It's a truth universally acknowledged that a box of chocolates on a hospital ward won't survive for long.
Now the theory has been put to the test, in the British Medical Journal.
Three of Bedford Hospital's doctors conducted the study, leaving boxes of 'Roses' and 'Quality Street' in communal areas.
They then carried out covert surveillance in their spare time.
It took an average of 12 minutes for the boxes to be opened.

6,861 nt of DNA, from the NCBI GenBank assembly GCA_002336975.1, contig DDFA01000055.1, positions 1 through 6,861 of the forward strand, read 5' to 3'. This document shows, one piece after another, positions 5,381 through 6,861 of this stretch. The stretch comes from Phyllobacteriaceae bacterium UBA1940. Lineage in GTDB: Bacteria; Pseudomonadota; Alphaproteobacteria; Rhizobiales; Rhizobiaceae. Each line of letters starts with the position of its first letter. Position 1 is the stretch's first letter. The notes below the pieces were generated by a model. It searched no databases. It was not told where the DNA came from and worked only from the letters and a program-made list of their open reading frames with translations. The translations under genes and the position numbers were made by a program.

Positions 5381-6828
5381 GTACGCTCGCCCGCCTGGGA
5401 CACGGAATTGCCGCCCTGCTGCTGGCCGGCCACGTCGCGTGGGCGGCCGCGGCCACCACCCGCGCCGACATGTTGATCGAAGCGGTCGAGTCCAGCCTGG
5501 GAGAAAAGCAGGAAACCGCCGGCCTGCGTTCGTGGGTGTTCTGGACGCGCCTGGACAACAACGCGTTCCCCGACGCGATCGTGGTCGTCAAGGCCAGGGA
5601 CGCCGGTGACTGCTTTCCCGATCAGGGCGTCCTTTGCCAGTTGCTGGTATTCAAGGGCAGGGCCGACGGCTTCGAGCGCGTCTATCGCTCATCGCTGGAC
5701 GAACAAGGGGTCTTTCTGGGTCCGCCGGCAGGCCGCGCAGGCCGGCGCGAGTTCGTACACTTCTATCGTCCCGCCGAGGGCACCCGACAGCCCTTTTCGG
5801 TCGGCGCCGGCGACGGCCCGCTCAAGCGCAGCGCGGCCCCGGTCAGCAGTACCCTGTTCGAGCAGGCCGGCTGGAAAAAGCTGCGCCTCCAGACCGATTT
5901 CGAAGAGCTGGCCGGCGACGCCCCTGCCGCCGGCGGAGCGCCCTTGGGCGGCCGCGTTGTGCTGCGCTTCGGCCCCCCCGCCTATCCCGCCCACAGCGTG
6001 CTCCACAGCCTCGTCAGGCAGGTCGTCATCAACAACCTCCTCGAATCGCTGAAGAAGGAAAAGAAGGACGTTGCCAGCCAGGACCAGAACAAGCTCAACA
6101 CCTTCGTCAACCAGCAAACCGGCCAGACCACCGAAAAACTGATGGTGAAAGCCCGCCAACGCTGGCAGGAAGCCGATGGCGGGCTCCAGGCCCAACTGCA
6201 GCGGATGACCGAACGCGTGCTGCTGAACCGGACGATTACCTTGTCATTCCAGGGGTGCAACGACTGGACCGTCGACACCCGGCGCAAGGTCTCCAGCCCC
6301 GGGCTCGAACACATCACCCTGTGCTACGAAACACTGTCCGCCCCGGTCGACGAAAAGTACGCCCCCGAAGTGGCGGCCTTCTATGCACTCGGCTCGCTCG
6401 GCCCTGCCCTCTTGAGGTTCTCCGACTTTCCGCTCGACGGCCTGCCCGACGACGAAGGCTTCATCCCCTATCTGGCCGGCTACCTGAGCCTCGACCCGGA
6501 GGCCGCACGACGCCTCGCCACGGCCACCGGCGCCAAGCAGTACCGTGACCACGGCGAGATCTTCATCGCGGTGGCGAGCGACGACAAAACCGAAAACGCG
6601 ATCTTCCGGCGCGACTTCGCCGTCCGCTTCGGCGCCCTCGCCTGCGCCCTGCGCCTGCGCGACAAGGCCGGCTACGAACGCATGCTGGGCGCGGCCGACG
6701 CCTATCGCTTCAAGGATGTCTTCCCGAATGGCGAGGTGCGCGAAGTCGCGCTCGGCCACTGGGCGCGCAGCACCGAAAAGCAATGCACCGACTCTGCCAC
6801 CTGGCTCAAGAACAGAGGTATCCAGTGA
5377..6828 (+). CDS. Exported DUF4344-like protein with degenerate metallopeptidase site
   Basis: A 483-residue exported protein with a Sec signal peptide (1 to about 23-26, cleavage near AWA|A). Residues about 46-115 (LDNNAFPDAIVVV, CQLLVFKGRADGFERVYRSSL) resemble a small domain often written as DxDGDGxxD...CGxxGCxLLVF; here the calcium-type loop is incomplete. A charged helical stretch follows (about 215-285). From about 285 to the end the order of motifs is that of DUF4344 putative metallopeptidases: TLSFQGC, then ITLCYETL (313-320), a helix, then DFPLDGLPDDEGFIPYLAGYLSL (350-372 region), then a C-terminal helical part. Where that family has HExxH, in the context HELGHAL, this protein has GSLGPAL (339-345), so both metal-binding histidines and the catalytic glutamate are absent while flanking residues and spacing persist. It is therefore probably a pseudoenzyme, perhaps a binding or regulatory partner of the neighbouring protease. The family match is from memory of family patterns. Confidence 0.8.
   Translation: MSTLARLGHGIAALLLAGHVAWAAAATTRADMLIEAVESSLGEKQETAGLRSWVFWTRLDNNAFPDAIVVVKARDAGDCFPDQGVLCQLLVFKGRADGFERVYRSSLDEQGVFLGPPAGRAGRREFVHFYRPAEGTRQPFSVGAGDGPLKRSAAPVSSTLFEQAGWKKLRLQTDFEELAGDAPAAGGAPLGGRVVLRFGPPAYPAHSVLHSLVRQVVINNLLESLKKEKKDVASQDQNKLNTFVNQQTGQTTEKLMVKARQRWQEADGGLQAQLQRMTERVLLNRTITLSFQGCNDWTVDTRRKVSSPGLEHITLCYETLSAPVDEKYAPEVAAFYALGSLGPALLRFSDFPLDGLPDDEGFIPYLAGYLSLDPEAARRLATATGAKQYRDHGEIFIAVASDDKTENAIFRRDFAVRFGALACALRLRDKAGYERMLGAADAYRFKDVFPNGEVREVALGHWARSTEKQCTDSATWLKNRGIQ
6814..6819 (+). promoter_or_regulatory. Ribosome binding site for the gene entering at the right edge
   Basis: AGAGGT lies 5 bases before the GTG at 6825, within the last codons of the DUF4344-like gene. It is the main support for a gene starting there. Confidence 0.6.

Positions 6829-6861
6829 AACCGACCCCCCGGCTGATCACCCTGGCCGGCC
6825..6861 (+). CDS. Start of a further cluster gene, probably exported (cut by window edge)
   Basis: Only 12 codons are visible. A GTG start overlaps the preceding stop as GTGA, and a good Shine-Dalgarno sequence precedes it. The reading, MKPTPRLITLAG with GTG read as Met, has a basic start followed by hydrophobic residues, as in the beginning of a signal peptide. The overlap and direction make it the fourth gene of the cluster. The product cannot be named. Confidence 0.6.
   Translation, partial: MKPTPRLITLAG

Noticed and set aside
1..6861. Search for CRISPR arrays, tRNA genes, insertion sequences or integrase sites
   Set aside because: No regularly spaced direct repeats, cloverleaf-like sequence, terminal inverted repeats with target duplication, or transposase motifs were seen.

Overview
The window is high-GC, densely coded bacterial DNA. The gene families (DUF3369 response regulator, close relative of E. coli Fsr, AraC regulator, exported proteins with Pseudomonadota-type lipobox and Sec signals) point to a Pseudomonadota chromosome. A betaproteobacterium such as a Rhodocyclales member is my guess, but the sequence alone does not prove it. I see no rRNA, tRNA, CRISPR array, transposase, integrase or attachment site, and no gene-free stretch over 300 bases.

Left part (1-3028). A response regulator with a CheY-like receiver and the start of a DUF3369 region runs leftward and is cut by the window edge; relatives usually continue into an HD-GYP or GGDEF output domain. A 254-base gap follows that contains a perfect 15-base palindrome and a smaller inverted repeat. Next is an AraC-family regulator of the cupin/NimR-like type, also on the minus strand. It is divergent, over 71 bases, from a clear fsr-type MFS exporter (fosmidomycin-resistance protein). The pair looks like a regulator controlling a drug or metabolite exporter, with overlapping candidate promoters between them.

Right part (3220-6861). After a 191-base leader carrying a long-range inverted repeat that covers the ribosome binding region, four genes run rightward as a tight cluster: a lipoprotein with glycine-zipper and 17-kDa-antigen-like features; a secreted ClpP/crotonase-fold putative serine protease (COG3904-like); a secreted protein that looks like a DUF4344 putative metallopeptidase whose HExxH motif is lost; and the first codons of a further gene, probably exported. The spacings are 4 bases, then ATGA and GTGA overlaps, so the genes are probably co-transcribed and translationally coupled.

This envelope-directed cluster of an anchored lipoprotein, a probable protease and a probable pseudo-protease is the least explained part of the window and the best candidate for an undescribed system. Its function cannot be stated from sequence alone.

Then, after an initial rush for the favourite flavours, eating would tail off, leaving the leftovers to languish.
The average survival rate was 51 minutes per chocolate.
The study also showed that just under a third of the chocolates were eaten by nurses, and around a sixth by doctors.
With the research so popular amongst the hospital's staff, the key question is will doctors be able to prescribe chocolate in the future?
You get the feeling that they won't be short of volunteers for the clinical trial.
Click below to watch a report from ITV News Anglia's Claire McGlasson